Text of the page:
I drive through the Melbourne suburb of Coburg, and into the street of my guest for this week. I am looking for number 3, and see number 5. Instinctively I look to the right of number 5 and see a house that does not fit with what I imagine my guest would make his home.
I don’t know that much about him. I have seen him talk at The Weekly Service. I have read an amazing essay he wrote about two years of living in a shed he built from reclaimed materials. But from what I do know, the straight lines, the manicured garden, and the clean facade of the house I am looking at, all jar with my impression of him. I find the number of this house…number 7. No wonder.
Looking to the left I see a place that seems to fit much better. Vegetable planter box out on the nature strip. Lots of edible, interlaced plants and trees in the front garden. A place I feel comfortable approaching, as if it is not pretending to be anything it isn’t, and will allow me to be as I am.
I knock and my guest opens the door with a warm, understated expectancy. And while he is the guest for the podcast, I am the guest in his home, and he invites me in and has a cup of tea already brewing, made from lemon verbena picked fresh from the garden.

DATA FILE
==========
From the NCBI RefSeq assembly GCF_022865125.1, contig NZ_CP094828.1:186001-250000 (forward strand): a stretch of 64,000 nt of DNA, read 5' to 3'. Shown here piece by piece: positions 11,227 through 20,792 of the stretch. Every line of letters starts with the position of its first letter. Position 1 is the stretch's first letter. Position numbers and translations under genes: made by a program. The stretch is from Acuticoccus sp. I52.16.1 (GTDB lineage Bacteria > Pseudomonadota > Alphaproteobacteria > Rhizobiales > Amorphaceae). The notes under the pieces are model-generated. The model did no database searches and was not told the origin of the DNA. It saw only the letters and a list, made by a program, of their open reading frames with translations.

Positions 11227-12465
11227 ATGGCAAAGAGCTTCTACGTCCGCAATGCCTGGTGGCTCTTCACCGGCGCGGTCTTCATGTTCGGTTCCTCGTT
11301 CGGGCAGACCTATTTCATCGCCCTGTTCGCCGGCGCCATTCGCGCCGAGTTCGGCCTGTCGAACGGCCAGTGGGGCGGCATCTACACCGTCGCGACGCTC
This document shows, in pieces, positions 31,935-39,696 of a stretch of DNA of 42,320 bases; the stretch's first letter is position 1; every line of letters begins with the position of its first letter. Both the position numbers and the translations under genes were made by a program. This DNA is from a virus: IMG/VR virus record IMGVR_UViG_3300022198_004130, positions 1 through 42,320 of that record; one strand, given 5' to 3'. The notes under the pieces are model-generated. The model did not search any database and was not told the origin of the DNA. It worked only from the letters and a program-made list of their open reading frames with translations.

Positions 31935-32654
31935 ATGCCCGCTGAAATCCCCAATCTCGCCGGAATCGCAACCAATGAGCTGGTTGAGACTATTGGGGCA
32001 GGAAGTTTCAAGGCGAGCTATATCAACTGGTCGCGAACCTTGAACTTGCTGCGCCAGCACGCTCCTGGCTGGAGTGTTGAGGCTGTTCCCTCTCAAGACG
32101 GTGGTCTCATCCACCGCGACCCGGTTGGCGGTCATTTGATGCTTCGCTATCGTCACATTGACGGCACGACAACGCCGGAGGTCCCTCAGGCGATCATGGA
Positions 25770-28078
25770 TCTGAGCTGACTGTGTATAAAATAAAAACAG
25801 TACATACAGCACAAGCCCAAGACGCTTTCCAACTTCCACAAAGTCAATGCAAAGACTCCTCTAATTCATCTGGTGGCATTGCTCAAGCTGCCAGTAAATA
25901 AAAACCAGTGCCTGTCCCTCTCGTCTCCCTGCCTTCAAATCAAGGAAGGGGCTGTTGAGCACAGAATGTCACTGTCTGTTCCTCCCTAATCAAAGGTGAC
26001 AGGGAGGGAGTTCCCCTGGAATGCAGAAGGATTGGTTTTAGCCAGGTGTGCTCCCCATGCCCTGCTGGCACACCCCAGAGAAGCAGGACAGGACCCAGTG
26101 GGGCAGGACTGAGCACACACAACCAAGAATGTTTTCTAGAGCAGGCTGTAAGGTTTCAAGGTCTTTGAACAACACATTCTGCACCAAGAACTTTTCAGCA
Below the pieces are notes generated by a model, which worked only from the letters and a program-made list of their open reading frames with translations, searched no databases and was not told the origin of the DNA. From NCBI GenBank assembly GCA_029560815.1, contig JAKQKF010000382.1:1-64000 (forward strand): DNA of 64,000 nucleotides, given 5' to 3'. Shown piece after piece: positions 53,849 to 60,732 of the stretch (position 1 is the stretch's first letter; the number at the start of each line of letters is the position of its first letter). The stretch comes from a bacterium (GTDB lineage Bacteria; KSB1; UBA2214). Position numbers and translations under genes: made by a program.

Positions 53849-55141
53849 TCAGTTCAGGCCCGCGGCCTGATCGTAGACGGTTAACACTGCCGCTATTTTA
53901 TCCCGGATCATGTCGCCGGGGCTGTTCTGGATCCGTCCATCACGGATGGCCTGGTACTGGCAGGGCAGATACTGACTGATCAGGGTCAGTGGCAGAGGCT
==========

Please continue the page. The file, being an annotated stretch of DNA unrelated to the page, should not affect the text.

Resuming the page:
We move out the back and as I walk through the house I can see there is a richness of activity that happens here – piano, books, sewing machine. Through to the back yard, where we have our conversation, chooks, vegetables, fruit and compost toilet are all contained within this standard sized plot.
Among the many things that make up Samuel Alexander, being an academic, a writer, an activist, founder of an ecovillage, father and partner are some of them. The impression of him that lingered most after our conversation though was his empathy for our planet and his fellow humans, his willingness to challenge what it means to flourish as a human, and the alignment of what he talks and writes about with the way he lives.
Here are some links to some of the things we talked about:
If you enjoy listening to Samuel, you may also be interested in listening to Maria Cameron on simple, community living in an urban neighbourhood.